Fellow beekeepers were talking about ordering queen bees through the mail so I decided to give it a try.

Fellow beekeepers were talking about ordering queen bees through the mail so I decided to give it a try.
Queen bees set the genetics, the tone, even the personality of a hive. A queen’s main job is to lay eggs, sometimes 1,200 a day, while the rest of her needs are taken care of by a group of worker bees. She rarely leaves the hive once she is mated, spending most of her life moving through wax combs laying eggs.
She has the longest life span, able to live four to five years depending on how well she lays eggs.
When a beekeeper has a “mean” aggressive hive, the discussion turns to what kind of new queen is going to be introduced. The old queen is caught, killed, and after 24 hours, when worker bees realize they are queenless, a new queen is introduced.
Not immediately. The new queen is in a small detention box that gets suspended in the hive. Worker bees get to know her through her pheromone and, if all goes well, worker bees will release her from the box so she can start getting the colony organized to her satisfaction.
Bee colonies are also known to grow their own new queen, something I prefer my bees doing. When a queen starts laying eggs in a spotty pattern, worker bees will literally grow a new queen.
After about three weeks, the new queen will emerge, kill off the old queen and take off on her mating flight. She may or may not mate well – a queen bee will mate with up to 20 drones, or male bees, assuming she can find them.
It’s a perilous time for the queen. She has to travel several miles away from the hive to find the drones and sometimes, the new queen doesn’t make it back. It can be a stressful few days as beekeepers wait to see if their new queens come back home.
Two of my colonies had 4-year old queens starting to lay eggs in a less than solid pattern. Instead of waiting for the bees to grow their own, I thought I would introduce new mail order bees known to be gentle, healthy and good-laying queens.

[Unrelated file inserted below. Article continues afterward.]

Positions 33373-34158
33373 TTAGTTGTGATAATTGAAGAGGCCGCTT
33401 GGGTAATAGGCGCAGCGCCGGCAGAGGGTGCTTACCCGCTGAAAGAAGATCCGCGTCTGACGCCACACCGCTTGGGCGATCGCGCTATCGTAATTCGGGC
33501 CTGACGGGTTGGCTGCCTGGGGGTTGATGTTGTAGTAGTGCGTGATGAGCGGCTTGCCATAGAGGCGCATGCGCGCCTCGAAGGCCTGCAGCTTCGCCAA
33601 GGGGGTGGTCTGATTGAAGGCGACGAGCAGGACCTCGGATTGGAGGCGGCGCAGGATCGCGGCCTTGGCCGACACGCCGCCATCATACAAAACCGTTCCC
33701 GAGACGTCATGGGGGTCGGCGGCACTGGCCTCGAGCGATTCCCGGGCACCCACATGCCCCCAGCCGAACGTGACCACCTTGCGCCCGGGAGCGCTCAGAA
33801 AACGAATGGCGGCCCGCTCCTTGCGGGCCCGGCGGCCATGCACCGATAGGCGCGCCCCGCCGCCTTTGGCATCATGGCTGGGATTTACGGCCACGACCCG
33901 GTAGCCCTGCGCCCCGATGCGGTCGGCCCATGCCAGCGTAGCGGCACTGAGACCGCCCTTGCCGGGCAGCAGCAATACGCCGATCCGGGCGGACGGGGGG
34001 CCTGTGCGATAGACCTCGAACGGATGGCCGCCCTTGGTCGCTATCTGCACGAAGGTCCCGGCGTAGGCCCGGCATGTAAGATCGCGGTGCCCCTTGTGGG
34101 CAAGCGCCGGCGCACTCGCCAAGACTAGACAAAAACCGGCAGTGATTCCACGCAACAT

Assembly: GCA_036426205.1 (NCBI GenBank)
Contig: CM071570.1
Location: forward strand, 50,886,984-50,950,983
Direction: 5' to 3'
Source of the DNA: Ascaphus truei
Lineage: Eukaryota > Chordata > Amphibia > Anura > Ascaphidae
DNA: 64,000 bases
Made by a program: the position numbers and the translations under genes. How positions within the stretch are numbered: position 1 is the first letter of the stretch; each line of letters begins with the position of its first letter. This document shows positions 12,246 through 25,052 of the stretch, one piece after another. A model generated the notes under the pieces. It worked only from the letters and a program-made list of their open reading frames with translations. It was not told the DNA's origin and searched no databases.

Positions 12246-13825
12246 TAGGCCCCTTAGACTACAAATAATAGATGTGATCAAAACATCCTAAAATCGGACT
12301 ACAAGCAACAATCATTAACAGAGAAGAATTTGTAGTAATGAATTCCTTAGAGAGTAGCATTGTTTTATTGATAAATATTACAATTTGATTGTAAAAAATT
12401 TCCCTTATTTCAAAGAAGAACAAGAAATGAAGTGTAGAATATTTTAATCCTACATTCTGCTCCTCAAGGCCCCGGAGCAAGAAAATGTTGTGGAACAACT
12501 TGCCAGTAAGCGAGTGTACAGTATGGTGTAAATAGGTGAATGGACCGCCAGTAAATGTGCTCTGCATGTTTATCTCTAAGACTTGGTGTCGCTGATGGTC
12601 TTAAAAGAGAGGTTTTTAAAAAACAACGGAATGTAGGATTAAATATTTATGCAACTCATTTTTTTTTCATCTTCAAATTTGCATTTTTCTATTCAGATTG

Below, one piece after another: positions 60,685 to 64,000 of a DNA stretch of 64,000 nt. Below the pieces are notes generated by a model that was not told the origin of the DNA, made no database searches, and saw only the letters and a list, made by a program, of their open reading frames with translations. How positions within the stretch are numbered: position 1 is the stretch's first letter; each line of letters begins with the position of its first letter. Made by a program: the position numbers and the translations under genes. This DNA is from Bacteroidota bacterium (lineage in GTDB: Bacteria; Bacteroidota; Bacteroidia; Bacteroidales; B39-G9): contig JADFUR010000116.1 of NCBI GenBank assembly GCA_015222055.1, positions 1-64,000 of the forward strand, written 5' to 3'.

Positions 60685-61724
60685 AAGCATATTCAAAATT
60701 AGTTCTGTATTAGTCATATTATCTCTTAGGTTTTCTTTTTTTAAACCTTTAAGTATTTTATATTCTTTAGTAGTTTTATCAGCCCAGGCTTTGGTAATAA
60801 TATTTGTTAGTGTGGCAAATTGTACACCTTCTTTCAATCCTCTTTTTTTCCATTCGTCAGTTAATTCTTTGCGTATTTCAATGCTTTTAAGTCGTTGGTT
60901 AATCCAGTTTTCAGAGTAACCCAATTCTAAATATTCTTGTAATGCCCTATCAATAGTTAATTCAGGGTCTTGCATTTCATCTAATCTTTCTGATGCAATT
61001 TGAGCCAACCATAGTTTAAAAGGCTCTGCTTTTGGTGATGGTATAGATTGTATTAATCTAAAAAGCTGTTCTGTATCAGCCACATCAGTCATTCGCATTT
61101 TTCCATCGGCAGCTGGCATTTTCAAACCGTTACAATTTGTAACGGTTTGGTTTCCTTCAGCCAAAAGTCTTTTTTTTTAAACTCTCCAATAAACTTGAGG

After placing the order and getting a delivery date, the post office was notified to call me as soon as they came in.
Bees arrived in a small box on the Saturday before a long three-day weekend and no one called me.
When I picked them up Tuesday, the post office clerk said “you mean we’ve had bees in here” as she went to look for the 6-inch-by-8-inch box.
I opened the box to show her how bees are shipped in a tiny 1-inch-by-3-inch wire-mesh covered box. They were all dead, the lovely orange queen and her four worker bee entourage.
The clerk could tell I was upset and was very kind. She gave me full instructions on how to file a claim and the phone number of the postmaster.
Once filed online, the claim was processed quickly. I was given a full refund. I waited until after getting the claim check to bury the bees in a flower bed under hyssop, one of their favorite herbs.
I also decided then and there my queen bees were better off locally grown.
Charlotte Ekker Wiggins is a certified gardener sharing gardening tips in a rapidly changing climate. Copyright 2014 used with permission by Rolla Daily News and Waynesville Daily Guide. All rights reserved. This material may not be published, broadcast, rewritten or redistributed. Contact Charlotte at chargardens@ gmail.com.